Put Out into the Deep

How to Encourage Religious Vocations

My dear brothers and sisters in the Lord,

The phrase, “Pray to the Lord of the Harvest so that He may send out laborers into His harvest,” is not the suggestion of a priest, bishop or even a pope. Rather, it is the command of the Lord Jesus, Himself, that if we are to have sufficient laborers in the vineyard of the Kingdom of God, we need to pray.

The 53rd World Day of Prayer for Vocations called this year by our Holy Father, Pope Francis, has a theme, “The Church, Mother of Vocations.” The Holy Father begins his message by quoting his own motto, Miserando atque eligendo – by having mercy and by choosing – which describes the call of St. Matthew by Jesus.

He called Matthew from a life of defrauding others to be an apostle. In our own day, it seems that we are calling young people from lives that are incompatible with the Gospel at times, to be ministers of the Gospel. They, themselves, know that this is a problem and feel that somehow it disqualifies them from following the Lord’s call, even though they feel the call. This is one of the major obstacles to vocations that we must overcome in developing a pastoral approach to vocation recruitment for the priesthood and religious life.

The present culture in which our young people grow up is hardly supportive of the kind of sacrificial life that is demanded by a vocation. It is a sacrifice that demands poverty, or a certain detachment from worldly goods, chastity in the midst of a world that sees sexual activity as inevitable, and obedience in a world where young people follow their own desires and instincts and seem to take orders from no one. It is truly a counter-cultural call for those who respond to a vocation in our own day.

The title of our Holy Father’s message reminds us that vocations are born from within the Church when he says, “From the moment a vocation begins to become evident, it is necessary to have an adequate ‘sense’ of the Church.”

As vocations are born within the Church, they grow within the Church and they must be sustained and formed by the community of faith. To this end, I have asked each parish to establish and maintain a vocation committee, consisting of those who have the most contact with young parishioners, or even those who are willing to pray for vocations. Teachers, directors of religious education, youth ministers and all who are in contact with the young people of the parish should be members of vocation committees that can identify young people who seem to have a calling. Committee members should encourage those young people to act upon that calling and pray for them, that they might be open to accepting the call.

Once a person is identified as someone who might have a vocation, the diocese has a good program of discernment for those who are willing to test their call. We have increased the number of “Project Andrew” programs where young people can meet directly with one of the bishops of the diocese in small groups within deaneries, allowing them to find out more about vocations and to be directly asked about their vocation.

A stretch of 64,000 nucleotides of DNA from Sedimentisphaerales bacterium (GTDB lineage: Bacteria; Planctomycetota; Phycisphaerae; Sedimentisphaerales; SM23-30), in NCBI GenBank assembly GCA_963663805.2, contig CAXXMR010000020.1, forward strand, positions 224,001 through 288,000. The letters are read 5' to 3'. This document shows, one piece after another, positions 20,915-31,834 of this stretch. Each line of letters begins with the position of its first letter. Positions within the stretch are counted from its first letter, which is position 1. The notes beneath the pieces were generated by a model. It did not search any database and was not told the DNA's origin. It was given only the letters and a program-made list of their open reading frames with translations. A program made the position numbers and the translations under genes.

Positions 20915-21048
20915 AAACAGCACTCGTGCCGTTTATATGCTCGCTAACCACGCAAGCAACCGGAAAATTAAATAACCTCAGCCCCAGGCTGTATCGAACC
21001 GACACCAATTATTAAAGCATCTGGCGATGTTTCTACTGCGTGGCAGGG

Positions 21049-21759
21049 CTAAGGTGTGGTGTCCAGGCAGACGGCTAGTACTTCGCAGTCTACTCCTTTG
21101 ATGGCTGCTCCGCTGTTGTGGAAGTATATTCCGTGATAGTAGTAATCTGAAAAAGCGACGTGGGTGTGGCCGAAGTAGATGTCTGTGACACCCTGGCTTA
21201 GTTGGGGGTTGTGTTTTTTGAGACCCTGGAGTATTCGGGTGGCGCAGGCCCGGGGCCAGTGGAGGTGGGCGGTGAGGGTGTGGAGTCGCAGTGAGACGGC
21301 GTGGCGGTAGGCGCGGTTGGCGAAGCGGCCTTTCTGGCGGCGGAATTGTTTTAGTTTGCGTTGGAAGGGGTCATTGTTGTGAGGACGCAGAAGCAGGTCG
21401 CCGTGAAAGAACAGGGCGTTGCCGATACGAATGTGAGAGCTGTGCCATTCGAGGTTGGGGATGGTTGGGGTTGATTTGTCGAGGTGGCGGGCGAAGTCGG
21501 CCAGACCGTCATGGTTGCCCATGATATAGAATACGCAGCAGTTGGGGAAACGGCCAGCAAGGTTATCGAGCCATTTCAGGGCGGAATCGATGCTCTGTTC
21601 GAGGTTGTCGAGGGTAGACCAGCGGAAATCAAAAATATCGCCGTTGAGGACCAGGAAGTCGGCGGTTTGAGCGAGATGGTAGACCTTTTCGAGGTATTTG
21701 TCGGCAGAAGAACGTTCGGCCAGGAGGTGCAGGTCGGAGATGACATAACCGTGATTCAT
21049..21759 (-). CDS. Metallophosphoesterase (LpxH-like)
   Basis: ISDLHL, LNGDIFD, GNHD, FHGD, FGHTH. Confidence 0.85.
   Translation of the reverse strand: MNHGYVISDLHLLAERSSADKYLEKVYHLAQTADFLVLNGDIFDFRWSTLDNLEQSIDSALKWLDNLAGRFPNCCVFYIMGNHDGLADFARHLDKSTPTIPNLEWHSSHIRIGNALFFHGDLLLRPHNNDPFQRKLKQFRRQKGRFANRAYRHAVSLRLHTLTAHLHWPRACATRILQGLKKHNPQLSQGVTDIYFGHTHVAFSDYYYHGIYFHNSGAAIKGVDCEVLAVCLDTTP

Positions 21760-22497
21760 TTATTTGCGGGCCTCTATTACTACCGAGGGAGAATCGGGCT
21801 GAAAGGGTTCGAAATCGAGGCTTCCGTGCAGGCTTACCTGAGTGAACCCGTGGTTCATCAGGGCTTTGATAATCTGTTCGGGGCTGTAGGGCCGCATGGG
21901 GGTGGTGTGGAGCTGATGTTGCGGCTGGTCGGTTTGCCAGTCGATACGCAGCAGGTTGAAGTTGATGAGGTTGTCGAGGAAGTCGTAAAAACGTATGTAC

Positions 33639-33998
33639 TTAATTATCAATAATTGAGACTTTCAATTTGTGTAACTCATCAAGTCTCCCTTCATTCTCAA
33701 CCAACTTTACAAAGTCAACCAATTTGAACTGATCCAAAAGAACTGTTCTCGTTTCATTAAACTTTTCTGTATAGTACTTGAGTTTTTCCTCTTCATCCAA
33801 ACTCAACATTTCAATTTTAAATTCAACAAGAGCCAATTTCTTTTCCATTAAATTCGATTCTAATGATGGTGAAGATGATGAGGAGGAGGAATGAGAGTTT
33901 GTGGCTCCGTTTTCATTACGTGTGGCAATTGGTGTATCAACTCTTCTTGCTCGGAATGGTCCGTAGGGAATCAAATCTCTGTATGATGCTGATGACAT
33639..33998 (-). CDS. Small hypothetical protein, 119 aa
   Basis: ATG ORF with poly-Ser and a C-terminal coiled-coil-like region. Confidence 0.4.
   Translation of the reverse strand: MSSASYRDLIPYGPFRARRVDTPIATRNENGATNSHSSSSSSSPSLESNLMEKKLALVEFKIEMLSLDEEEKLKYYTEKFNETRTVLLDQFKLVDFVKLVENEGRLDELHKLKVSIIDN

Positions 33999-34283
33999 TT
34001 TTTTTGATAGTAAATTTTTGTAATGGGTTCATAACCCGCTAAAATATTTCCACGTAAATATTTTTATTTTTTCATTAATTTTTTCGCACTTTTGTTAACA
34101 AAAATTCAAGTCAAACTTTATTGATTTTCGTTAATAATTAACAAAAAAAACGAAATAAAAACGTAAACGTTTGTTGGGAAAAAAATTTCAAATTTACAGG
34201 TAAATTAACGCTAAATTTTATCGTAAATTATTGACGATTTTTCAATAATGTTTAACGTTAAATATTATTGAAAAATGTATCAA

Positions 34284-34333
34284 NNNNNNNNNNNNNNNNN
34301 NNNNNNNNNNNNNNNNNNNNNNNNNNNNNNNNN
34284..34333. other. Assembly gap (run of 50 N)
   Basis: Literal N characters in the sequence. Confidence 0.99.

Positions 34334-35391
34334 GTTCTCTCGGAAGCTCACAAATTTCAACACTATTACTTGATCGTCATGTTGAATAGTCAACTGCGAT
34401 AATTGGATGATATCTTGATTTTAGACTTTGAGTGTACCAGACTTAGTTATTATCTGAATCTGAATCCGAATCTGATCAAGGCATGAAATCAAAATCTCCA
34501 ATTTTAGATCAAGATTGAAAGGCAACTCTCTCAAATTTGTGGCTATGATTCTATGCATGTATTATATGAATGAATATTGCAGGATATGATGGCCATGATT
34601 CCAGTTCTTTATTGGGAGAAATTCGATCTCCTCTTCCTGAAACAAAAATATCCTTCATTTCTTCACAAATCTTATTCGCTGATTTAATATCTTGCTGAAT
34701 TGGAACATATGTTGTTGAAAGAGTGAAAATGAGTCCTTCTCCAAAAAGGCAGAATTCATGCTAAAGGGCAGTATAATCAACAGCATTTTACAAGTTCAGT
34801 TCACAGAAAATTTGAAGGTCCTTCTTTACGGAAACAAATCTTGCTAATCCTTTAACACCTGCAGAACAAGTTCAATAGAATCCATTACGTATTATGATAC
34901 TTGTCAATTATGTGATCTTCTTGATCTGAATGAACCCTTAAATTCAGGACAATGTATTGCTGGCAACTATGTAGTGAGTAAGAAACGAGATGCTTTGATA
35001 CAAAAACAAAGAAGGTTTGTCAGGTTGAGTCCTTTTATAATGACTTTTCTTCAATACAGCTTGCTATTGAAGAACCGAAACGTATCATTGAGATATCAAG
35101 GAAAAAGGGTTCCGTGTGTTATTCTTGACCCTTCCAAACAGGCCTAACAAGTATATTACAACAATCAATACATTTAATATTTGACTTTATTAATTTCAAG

In his message on vocations, Pope Francis tells us that just as Jesus called Matthew, each one who is called must be called by the community of faith. Here in Brooklyn and Queens, we are very fortunate to have the Saint John Paul II House of Discernment for young men who wish to test their vocation before entering the seminary. Father Sean Suckiel, Vocation Director, lives there and directs the house where five men are discerning.

A similar discernment process is available to women who are discerning a call to religious life in gatherings called “Project Myriam.”

Several years ago, we conducted research in conjunction with St. John’s University which discovered one variable that is most significant. In the series of questions presented to over 1,400 young people regarding the obstacles for responding to a priestly or religious vocation, the simple reply was, “No one ever asked me.” We need to be about asking, encouraging, and praying for those who will fulfill roles of leadership in the Church today and in the years to come. We cannot underestimate the power of encouragement and prayer.

Again, I make a plea as we put out into the deep with our vocation ministry in the Diocese in Brooklyn and Queens. If a vocation committee does not exist in your parish, please volunteer to begin one or assist in forming one and finding members who can be the eyes and ears of the Church, which is the Mother and is solicitous for its growth. You will see on this page a prayer for vocations composed by our Holy Father himself. Make an effort to pray this prayer, as a member of the Church who is willing to sustain the future of our Church.

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